All Kurds have a certain national likeness. Their skin is not any darker than that of their neighbours the Turkomans and Armenians ; they are generally tall and stalwart, their noses are aquiline, but their eyes are set very close together, which sometimes gives them the appearance of squinting.
They show great dexterity and practical knowledge in the works they construct for purposes of irrigation. Without the use of any levelling instruments they conduct the water from the springs and streams for leagues along the mountain sides to the point where they are in need of the element which is here indispensable for all vegetation. The mountain slopes are often cut into terraces up to an astonishing height, just as in our best cultivated vine districts, in order to gain a few feet of productive soil. Plantations, fields, and aqueducts are the principal features of Kurdish agriculture.
Such is the home and the climate to which this race is so deeply attached. When, in the year 1838, Hafiz Pasha had driven the inhabitants of Karsann-Dagh with fire and sword into their highest and most inaccessible hiding-places, and when, now that they were surrounded on all sides, food began to be scarce, a deputation of their elders appeared before the tent of the conqueror to implore his pity. The Pasha knew of no better means of transforming these people into faithful subjects of the Porte than that of transplanting them from their inaccessible mountains into the plain.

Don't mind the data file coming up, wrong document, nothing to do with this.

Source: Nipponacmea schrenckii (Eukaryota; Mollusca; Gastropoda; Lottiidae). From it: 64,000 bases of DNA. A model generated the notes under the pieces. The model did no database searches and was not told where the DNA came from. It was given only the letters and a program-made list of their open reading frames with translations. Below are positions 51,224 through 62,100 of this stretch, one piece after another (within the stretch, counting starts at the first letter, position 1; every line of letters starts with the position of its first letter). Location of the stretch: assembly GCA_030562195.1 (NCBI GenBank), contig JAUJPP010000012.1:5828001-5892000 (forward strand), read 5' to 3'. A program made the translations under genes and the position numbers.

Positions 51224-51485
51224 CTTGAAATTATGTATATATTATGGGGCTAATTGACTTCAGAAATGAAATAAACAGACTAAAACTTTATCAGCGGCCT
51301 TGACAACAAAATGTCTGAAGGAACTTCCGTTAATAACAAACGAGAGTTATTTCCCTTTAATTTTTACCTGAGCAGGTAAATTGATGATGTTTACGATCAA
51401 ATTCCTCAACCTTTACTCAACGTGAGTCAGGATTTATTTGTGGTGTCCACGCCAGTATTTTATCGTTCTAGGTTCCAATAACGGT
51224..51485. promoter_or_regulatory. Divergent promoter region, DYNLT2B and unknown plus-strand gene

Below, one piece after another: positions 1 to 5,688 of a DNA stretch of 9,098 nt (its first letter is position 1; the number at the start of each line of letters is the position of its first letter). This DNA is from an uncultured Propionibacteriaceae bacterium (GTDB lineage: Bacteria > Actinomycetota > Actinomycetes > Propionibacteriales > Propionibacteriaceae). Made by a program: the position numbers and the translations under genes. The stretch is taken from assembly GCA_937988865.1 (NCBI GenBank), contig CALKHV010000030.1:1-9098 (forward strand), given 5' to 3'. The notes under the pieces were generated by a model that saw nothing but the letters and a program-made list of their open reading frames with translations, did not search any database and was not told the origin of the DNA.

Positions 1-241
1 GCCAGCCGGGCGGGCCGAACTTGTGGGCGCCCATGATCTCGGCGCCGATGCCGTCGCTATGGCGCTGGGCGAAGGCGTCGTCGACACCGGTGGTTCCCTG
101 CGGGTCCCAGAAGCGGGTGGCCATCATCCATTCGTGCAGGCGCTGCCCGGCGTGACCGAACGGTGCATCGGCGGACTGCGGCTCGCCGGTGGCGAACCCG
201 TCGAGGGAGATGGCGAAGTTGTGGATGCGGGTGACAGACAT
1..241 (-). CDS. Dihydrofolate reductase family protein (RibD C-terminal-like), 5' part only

There he promised them ten times the property they possessed at their homes (on such occasions his generosity knew no bounds), freedom from all taxes and military service for three years, and pointed out to them in bright colours the riches which they would be able to gain by the cultivation of the’ silkworm and by horse-breeding, instead of mulberry-picking and sheep rearing. But one might as well offer to build a nest for a fish. Mournfully the old men looked up to heaven, promising everything they were asked ; they then returned to their families, loaded with presents, and reported how they had been received. Thereupon women and children took up arms, the skirmishes were renewed, and did not end till the insurgents were entirely defeated ; but the project of a colonization in the plain had to be abandoned.